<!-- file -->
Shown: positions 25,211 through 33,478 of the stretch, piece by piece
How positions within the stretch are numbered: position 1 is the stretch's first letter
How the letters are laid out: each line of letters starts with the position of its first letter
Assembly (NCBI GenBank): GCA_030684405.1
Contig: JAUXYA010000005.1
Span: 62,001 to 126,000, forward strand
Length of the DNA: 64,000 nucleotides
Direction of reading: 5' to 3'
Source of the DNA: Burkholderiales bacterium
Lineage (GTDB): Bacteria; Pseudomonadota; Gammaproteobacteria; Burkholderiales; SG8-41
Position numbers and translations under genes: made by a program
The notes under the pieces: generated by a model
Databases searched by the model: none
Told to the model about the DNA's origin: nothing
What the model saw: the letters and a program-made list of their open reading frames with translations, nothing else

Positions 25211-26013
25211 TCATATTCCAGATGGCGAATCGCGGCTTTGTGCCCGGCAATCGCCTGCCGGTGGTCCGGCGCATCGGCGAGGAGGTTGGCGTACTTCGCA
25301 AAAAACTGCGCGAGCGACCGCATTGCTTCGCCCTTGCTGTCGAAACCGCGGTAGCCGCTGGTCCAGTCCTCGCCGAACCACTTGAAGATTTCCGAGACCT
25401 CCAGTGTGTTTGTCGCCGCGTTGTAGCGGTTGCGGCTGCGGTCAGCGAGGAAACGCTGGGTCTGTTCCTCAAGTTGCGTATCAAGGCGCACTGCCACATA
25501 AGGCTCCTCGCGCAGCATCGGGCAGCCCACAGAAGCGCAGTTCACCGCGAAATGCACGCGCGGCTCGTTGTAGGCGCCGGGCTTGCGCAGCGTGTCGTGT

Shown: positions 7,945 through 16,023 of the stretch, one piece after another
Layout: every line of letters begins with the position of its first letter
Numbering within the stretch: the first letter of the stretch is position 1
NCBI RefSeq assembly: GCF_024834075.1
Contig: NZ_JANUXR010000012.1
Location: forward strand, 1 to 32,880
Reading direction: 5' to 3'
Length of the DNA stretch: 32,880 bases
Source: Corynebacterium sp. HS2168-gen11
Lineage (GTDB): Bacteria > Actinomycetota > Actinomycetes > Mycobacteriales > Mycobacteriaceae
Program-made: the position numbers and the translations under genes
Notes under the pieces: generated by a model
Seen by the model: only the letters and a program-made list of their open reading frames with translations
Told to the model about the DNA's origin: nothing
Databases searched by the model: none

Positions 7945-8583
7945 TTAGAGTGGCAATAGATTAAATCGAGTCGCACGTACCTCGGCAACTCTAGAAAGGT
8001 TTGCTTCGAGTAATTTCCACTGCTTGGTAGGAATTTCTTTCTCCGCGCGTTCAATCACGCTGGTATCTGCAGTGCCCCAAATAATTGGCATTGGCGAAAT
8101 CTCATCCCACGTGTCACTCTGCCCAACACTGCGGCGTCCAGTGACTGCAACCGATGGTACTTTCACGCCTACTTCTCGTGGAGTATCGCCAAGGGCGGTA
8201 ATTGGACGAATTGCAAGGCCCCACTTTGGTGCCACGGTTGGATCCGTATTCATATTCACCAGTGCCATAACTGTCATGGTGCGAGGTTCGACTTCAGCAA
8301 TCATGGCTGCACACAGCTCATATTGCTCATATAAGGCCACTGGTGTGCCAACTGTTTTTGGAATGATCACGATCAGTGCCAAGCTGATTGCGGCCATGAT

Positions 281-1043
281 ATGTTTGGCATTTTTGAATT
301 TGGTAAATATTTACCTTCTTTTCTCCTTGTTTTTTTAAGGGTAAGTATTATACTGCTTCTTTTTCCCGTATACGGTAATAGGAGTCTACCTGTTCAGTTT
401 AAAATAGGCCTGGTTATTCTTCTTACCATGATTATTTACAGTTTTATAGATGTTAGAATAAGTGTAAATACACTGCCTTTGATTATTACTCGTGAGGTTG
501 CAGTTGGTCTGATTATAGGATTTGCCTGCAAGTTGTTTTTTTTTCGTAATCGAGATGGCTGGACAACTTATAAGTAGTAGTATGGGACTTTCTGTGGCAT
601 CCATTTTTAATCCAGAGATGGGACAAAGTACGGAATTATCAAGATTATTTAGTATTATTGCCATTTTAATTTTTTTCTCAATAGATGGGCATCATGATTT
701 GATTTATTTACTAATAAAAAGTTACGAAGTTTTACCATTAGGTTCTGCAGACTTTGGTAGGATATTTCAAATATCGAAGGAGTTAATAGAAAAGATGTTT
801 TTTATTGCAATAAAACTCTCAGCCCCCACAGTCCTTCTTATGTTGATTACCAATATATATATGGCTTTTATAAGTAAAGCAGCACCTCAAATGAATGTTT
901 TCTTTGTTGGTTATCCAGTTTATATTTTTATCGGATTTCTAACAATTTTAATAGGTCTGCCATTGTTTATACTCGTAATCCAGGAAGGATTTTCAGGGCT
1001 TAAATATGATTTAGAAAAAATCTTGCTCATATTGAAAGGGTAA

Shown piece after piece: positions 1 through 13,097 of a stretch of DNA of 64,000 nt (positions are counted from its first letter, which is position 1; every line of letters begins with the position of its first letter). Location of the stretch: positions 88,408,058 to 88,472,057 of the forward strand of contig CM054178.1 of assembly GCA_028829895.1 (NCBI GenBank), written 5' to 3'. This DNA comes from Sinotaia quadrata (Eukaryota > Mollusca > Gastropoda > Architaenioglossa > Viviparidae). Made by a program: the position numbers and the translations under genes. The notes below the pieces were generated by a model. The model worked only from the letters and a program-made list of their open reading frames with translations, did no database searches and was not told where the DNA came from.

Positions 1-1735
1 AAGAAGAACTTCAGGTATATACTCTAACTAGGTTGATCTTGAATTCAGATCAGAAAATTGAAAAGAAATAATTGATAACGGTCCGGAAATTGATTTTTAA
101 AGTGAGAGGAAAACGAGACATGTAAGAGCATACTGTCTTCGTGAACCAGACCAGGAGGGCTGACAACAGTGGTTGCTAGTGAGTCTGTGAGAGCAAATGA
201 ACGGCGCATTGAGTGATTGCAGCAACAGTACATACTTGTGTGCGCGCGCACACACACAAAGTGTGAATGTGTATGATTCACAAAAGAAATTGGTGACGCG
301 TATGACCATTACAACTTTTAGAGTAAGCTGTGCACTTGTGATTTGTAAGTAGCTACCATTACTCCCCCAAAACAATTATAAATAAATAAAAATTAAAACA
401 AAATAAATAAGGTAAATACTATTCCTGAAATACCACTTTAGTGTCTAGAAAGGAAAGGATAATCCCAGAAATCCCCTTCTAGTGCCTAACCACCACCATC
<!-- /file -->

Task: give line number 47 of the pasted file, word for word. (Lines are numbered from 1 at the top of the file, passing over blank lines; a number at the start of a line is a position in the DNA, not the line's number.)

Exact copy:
601 CCATTTTTAATCCAGAGATGGGACAAAGTACGGAATTATCAAGATTATTTAGTATTATTGCCATTTTAATTTTTTTCTCAATAGATGGGCATCATGATTT